Recent posts

Rape In Southeast Asia

(Trigger warning for descriptions and depictions of sexual assault)

Thanks to a long-term study conducted by the UN, we now have some numbers on the prevalence of rape and sexual assault in southeast Asia. On average, one in four men included in the study (of over 10,000 total men) admitted to raping at some point in their lives. One of the key aspects of this study was that researchers did not intentionally use the word for “rape” in their questions. The questions instead described forcible sex acts. Additionally, the researchers distinguished between forcing sex with intimate partners and with strangers, and found that rape between married partners was more prevalent than between those not involved in a relationship. Continue Reading →

Daily Sexual Violence, In India And America

The rape and murder of Jyothi Singh Pandey in New Delhi brought the world’s attention to the problem of sexual violence in India, with many calling for police reforms as well as culture-wide changes. And it is a culture-wide problem: as this article in The Atlantic demonstrates, there are a host of subtle cultural oppressions, which add up to “ongoing attacks on women, be they decisions to feed them last, marry them as teenagers, skimp on their medical care, or gang rape them on a bus.” But then read this piece, which focuses on the sexual violence American women face. With our rape rates -  there is a reported rape every 6.2 minutes, and one in five women will be raped in her lifetime – we also have an epidemic of ongoing attacks on women. Sexual violence is not an isolated phenomenon, and it’s not something our modernized culture has stamped out: it is systemic oppression. Continue Reading →

Challenging Rape Culture In India (Trigger Warning)

A 23-year old medical student was gang-raped on a public bus in Delhi, India, leading to nation-wide protests. Protesters point out the pervasive rape culture in India, such that rape is horrifyingly common and the legal consequences are few. Many protesters are hopeful about both cultural and legal reforms, using this latest incident as a means of opening a public dialogue about a troubling problem. I’m hopeful on their behalf, too. Continue Reading →

Hijra In India

What if you were born male, but identified as female? For many people, that would make their gender female (and I personally agree). In India, they have a “third gender” of people called hijra. As with transgender individuals in just about any country, hijra face discrimination and abuse. However, there seems to be more and more articles demanding support and equality, and there was even recently a Hijra Habba (festival). Continue Reading →

Sex-Selective Abortions And The Value Of Girls In India

It is poignant to note as I originally wrote this post on International Women’s Day that South Asian women face incredible challenges. As noted in The Himalayan Times, South Asia “is at the bottom of a global ranking of gender inequality using the five indicators of maternal mortality, adolescent fertility, parliamentary representation, education and labor force participation.” Millions of girls are estimated to have been killed in infancy, in childhood, or aborted after ultrasounds that revealed the gender of the fetus, leading to a not insignificant population imbalance. In India, for example, it is estimated that there are eight girls for every ten boys due to these practices. This video report provides some cultural context for the reasons for sex-selective abortions in India, showing some heart-rending interviews from unwanted girls and women who were pressured into aborting their female fetuses. Continue Reading →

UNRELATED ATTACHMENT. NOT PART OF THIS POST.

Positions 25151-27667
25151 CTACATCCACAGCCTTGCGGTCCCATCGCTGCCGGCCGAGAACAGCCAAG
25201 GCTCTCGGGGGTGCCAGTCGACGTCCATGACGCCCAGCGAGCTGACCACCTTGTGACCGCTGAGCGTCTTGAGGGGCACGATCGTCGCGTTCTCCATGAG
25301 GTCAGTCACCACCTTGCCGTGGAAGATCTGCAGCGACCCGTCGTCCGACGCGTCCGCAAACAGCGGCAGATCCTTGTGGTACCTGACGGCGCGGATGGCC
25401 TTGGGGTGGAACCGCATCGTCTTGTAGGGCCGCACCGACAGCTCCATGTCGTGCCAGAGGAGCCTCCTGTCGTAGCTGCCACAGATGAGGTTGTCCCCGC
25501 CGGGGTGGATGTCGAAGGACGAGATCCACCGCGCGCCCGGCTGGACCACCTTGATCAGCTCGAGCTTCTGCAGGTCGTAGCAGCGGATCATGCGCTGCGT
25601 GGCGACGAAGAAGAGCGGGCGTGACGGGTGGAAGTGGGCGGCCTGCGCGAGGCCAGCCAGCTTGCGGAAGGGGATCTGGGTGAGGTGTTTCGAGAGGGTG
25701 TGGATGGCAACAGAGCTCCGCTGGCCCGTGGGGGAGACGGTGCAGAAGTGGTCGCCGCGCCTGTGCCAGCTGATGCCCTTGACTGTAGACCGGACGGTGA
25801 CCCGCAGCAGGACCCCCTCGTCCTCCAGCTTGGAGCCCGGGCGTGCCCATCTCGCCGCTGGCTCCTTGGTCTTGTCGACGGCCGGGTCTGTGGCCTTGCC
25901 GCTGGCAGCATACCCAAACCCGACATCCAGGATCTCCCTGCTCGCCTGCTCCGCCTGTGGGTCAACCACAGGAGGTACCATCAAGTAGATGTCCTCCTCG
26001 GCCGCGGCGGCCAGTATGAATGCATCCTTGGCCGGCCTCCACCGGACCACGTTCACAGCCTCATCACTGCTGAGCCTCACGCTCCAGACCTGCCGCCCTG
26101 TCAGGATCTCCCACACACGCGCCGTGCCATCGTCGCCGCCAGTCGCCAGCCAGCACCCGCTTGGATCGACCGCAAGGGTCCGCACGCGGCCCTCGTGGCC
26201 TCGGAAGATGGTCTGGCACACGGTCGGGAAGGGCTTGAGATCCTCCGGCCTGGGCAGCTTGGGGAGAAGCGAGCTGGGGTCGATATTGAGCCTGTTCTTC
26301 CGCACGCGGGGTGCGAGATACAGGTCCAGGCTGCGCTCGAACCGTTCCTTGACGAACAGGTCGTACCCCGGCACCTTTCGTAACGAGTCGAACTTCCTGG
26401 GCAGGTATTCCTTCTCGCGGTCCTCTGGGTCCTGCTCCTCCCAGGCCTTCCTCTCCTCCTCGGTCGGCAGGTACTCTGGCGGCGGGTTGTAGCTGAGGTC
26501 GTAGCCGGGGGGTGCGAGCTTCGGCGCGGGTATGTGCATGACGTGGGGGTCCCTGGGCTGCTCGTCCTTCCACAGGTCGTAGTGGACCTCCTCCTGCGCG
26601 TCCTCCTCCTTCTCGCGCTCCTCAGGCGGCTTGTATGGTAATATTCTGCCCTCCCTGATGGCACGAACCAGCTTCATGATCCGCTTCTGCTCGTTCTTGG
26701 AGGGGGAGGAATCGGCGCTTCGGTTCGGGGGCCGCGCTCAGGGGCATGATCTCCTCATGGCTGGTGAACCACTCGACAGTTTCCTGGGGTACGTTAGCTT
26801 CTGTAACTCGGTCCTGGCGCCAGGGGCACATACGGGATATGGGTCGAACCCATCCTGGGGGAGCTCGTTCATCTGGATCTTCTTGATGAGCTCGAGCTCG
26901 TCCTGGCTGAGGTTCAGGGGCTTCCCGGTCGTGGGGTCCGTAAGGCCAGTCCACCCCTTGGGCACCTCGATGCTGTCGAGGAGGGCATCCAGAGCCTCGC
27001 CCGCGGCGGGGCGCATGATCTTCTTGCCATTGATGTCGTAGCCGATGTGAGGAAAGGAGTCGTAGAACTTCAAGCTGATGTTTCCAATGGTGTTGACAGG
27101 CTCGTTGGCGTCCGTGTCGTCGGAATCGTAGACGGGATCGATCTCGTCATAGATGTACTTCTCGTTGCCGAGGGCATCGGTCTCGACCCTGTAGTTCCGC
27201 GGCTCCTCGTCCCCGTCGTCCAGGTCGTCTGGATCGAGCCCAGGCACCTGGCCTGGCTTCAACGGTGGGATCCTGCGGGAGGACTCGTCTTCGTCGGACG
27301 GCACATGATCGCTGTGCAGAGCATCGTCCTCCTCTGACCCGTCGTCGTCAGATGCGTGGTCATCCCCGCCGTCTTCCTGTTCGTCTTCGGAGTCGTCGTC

Why You Should Know Who Sunita Murmu Is

While in Chennai, I was reading a newspaper (The Hindu) and saw an article about a sixteen-year-old named Sunita Murmu. I’d never heard of her before, and I expect most Westerners haven’t. But you should know her story. As one news story summarizes, Sunita faced persecution in her village in West Bengal when she got romantically involved with a non-tribal boy from a nearby village. The local tribal panchayat, or self-proclaimed governing body, sentenced her to be stripped publicly and endure sexual harassment while walking around her village. Continue Reading →

Condom Sign in India

While in Shillong, Meghalaya (a state in the north-east of India), I saw this sign in the middle of a bustling marketplace:

I saw a handful of signs like this around the city, but I don’t know where local folks can get condoms, so is the message really doing any good? Follow us on Twitter @mysexprofessor. Follow Jeana, the author of this post, @foxyfolklorist. Continue Reading →

Sex Education in India

Greetings, MSP readers! I just returned from 3 weeks in India, and I can’t wait to go back! While I was mostly occupied with sightseeing and attending talks at a conference in my home discipline, folklore, I was also attuned to what was going on with sex education and sexuality in India. Here are some interesting facts that I learned while there. Sex education is not universally offered in Indian schools. Continue Reading →

Urban Legends About Travel And Sex

Dearest MSP readers, posts from me will be scarce for a while as I’ll be traveling through India for roughly three weeks. I’m incredibly excited because I’ve been interested in Indian cultures for a while (for example, I’ve researched women’s dress in India), and this will be my first time visiting. I’ll be presenting a paper at the International Society for Folk Narrative Research in Shillong, and also visiting friends of my aunt. Continue Reading →